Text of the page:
No, I have not given up on Wild in Japan, I just haven’t had any noteworthy encounters as of late, I’ve been busy at work, the weather has been erratic (I’ve recently coined the term “roller coaster temperatures”), and laziness. This will not do as WiJ celebrates its fourth anniversary, so I’m trying to overcome the inertia.
I have spotted a fruiting plant I would really like to blog about in someone’s garden, but that means getting permission to photograph it. Time will tell
Going through some old photos, I found a couple of slightly grainy shots of mistletoe taken in January 2013 in Inariyama Park. I remember I was going to blog about mistletoe, but I deemed the shots too grainy (trying to photograph a parasitic plant up a tall tree in strong morning light with only a phone will not get great results) and the material too lacking in interest.
Part of the problem was that practically no-one I spoke to was even aware of mistletoe. In Japan it simply doesn’t have the weight of collective cultural references behind it – no links to the ancient Greeks, Norse mythology, Celtic druids, witches, Christmas, Asterix comics – none of that. I found a couple of references to traditional medicine, a some old poems, and little else.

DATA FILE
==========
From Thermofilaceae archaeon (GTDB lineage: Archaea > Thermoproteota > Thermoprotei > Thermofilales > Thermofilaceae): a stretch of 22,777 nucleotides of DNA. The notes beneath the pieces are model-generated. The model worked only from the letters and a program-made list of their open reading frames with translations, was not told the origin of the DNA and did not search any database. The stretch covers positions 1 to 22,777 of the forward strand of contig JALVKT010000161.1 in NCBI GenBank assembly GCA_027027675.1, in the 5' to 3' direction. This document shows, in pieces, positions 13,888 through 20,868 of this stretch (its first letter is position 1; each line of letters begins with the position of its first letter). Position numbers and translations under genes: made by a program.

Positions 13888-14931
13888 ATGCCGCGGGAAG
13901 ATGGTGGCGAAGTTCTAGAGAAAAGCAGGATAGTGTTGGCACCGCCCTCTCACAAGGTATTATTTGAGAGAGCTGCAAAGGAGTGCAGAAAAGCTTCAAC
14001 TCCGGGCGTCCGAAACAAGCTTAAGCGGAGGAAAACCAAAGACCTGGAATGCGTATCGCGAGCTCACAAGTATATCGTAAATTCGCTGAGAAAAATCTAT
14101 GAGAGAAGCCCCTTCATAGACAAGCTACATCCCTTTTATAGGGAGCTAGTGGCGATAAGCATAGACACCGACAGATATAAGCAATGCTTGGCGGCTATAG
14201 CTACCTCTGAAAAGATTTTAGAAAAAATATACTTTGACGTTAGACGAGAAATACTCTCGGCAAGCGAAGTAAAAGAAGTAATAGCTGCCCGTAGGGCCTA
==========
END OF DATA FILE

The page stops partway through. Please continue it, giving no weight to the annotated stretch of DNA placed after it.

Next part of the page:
The mistletoe variety seen locally is a subspecies of the common mistletoe (Viscum album subsp. coloratum), and usually goes by the name yadorigi (most commonly 宿木 or 寄生木, but I was able to find no fewer than six other ways of writing it in kanji!), and is also known as hoya or hoyo.
Their berries are loved by waxwings.
Mistletoe is, however, not loved by park management, and the offending plants had been removed when I later visited the park.
Now, to convince the local ladies that they’re supposed to kiss me if I’m standing under the mistletoe…